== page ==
The Nebraskan. (Lincoln, Neb.) 1892-1899, December 20, 1894, Page 11, Image 11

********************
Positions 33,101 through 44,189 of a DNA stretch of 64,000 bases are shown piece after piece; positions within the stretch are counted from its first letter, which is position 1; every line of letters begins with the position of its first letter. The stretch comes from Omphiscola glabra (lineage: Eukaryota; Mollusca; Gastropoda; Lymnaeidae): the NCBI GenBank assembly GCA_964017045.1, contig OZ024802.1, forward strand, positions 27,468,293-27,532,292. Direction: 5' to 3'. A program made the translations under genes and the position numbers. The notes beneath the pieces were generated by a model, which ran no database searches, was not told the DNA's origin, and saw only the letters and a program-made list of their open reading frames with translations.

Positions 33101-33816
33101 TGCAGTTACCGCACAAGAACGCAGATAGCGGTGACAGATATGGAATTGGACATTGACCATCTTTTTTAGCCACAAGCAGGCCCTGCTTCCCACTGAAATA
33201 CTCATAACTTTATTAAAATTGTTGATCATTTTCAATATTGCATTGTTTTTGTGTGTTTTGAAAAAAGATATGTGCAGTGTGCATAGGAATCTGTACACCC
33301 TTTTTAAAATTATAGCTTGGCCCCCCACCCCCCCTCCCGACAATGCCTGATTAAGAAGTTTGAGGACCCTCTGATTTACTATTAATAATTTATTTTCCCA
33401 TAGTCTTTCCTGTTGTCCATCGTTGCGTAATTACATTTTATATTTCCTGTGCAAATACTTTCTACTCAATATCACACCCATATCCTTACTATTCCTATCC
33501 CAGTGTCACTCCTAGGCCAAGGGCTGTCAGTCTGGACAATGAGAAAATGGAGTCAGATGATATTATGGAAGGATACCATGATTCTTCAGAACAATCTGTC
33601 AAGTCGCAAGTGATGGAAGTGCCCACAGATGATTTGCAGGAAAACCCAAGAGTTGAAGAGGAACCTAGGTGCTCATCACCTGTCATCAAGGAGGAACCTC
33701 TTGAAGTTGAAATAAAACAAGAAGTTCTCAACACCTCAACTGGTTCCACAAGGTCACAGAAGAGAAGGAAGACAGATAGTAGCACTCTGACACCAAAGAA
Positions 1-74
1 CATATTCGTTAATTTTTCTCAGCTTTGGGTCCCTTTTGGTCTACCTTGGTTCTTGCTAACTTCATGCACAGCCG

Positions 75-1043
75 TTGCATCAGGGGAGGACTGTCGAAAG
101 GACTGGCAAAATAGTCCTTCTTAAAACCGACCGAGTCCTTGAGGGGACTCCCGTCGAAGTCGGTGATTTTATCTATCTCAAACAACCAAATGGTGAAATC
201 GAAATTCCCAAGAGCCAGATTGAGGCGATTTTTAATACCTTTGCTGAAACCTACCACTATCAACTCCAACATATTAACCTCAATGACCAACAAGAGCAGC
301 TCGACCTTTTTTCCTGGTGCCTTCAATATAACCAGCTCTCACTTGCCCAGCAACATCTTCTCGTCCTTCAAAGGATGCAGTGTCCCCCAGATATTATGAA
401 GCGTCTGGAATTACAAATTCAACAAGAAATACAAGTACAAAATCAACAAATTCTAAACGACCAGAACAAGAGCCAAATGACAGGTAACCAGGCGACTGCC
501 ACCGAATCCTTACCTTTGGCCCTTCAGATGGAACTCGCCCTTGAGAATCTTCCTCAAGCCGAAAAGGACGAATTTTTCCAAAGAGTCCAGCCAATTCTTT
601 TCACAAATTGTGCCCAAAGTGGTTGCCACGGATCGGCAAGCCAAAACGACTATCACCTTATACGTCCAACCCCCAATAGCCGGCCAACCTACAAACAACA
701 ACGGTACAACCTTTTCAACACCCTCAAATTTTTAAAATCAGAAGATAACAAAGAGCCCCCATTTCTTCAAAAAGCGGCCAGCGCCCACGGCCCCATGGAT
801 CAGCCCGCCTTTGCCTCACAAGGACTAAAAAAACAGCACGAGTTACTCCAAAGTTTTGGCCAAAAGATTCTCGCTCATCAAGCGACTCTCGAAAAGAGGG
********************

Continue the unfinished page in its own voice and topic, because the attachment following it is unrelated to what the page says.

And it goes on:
7VB NBBRASKAN 11 v vncntion, Shu borrowed pencil ;nd paper in a frenzy of excitement. " Mary, O Mary, do not delay an instant," she wrote, M For heaven's sake try to remember and tell me some thing about the fissure' of Rolando! llow would it lie in relation to a perpendicular let fall from the hypoph ysis on a diagonal connecting the corpus dentatum of the cerebum with the superior frontal convolution of the left hemisphere?" Hy a supreme effort of will she fixed her attention on the stage till she received an answer this answer: "Why should any sane person ask such a question on Christmas day? This is vacation. I lave you lost your sense? I'd tell you if I could, but I forgot such lunacy the day after 1 got notice that I passed." She tore this up and scattered it in microscopic bits on the floor of the theatre. Then she raised her hand to her tired head, passed it over her throbbing fore head, then dropped it and took out her watch. In one hour a train would start for Lincoln. It was but the beginning of the second act, but she rose and walked wearily and with pale face down the aisle to the door. Her Christmas day was blighted, but at least the coming night should be void of misery. She tore her self from family and friends, from vacation, from Christmas. She walked, exhausted but firm, to the de pot, armed with baggage, and with tape-line, compass, and ruler. On reaching Lincoln she would still have time to seek the laboratory, ami, in prosecuting inves tigations on that papier-mache skull, find that relief for which all day she had been vainly seeking. She had passed the most miserable Christmas of her life, but the misery of that dreary day should not be prolonged into a dreary morrow. AT THE UNIVERSITY. HY OXK WHO MAS HKKN THKRE. If any one cares to sec the great engine begin to puff, he must be on hand something before eight o'clock in the morning. Great and small, prep and senior alike, may be seen making their way up the campus if indeed they arc fortunate enough to get in side that abominable penitentiary fence to the places where the engines of torture are deposited. The prep trudges along under the weight of a dozen books; just behind comes the soph with two or three books, and not appearing particularly happy over the prospects of a cane rush in mathematics for the third hour. Juniors and seniors don't appear so early on the scene about eleven o'clock is the time they come along serene and proud, having no books visi ble. What do they need of books? Of course the juniors need books badly enough, but they have to do as seniors do! The halls are crowded, yes, jammed full, so full that if anywhere along the line any one stops to speak to his neighbor, the whole mass must stop while he says, 'Good morning, have you seen her yet to-day?" Very important, no doubt, so we pass it by and hope he saw her the same day. Then the fire bell rings and on the mob rushes, or tries to rush, each one pushing the other. If students were not the most amiable animals alive, more than forty would daily be carried out, till further notice, for not attending to business. We'll not follow the students to class, but while they instruct their several professors in a few particulars, shall we jam in the library door and see how many un fortunates we can prostrate in so doing? There! only one, and that a boy, too! How unfortu nate. Well, he'll recover. The prep sits meekly in one corner with folded hands waiting for the next hour to come. It seems that when he plowed his way through the foaming, seething mass in the halls he was too late for class and dared not go in. Waiting, did I say? Yes, in fear and trembling for there comes the Librarian. " Now, sonny, are you using a library book? If not, why not? Haven't you read the signs? Better re move yourself at once." " P-pl-pleasc, ma'am, wh-which sign? I've read about fifty." And then the bewildered young one staggers out past the signs " Put books on the return shehes." 41 Do not return the books to the shelve0.; leave them on the tables." " Chairs only for those using library books " "Well," muses the boy, "Aren't these books of mine library books? I swiped ' them from here, any how. I had to if I got a-hold of 'em." The senior lazily reads the magazines, feeling pretty gay because he took psychology last year and don't have to study any more. Now he can spend his time wondering about the senior cans and gowns and trying to get some girl to get one who doesn't want to. Hy and by the senior gets up and climbs on a chair and gets a book down off the top shelf and stalks off up to freshman history, which he elected for a "snap," as he said. In he goes, looks wise, won't smile when the prof makes jokes. Surely you think he ought to be more discreet than that, but no, the brazen image doesn't smile to-day; he longs for home and mother; the jokes arc bad. Whatever docs he care about that everlasting wall about the Greek camp, or whether Zeus forgot the dream of Agamemnon, which same dream came not because of Zeus at all, but because of disappointment over the loss of a girl. Then, again, the senior con cludes in his own superior way that it is a precious good thing that the best authorities have decided that Homer never lived. For, thinks he, after this pVo longcd and tiresome discussion his bones would have been ground to powder. Somewhat later the fire bell rings again and the mob surges into the chapel, most reverently, of course, with little needless talk and commotion. But the standard of reverence is too high still and the chief executive is obliged to frown on the people in the back row who talk for a living. This gabble-gabble continues throughout the service as far as has been noticed in the two years we have been here, and when the conductor makes a stereotyped ending to his prayer, as he approaches the end, the gallery leap to their feet to a man, slam their scats up, and scatter as though their lives depended on it. The only marvel is that they pay enough attention to know when the prayer is nearly done. A choice selection of the University intellect spend their leisure moment in the classical alcvoc and once in a while each year they arc regaled with those same old jokes coming from the Latin department. One time and one time only during the day arc the halls devoid of gossipcrs, bulletin readers, or fratarnity organizers that time is noon; students have one com mon feeling hunger. Let us retire now while the old hall is peaceful. '..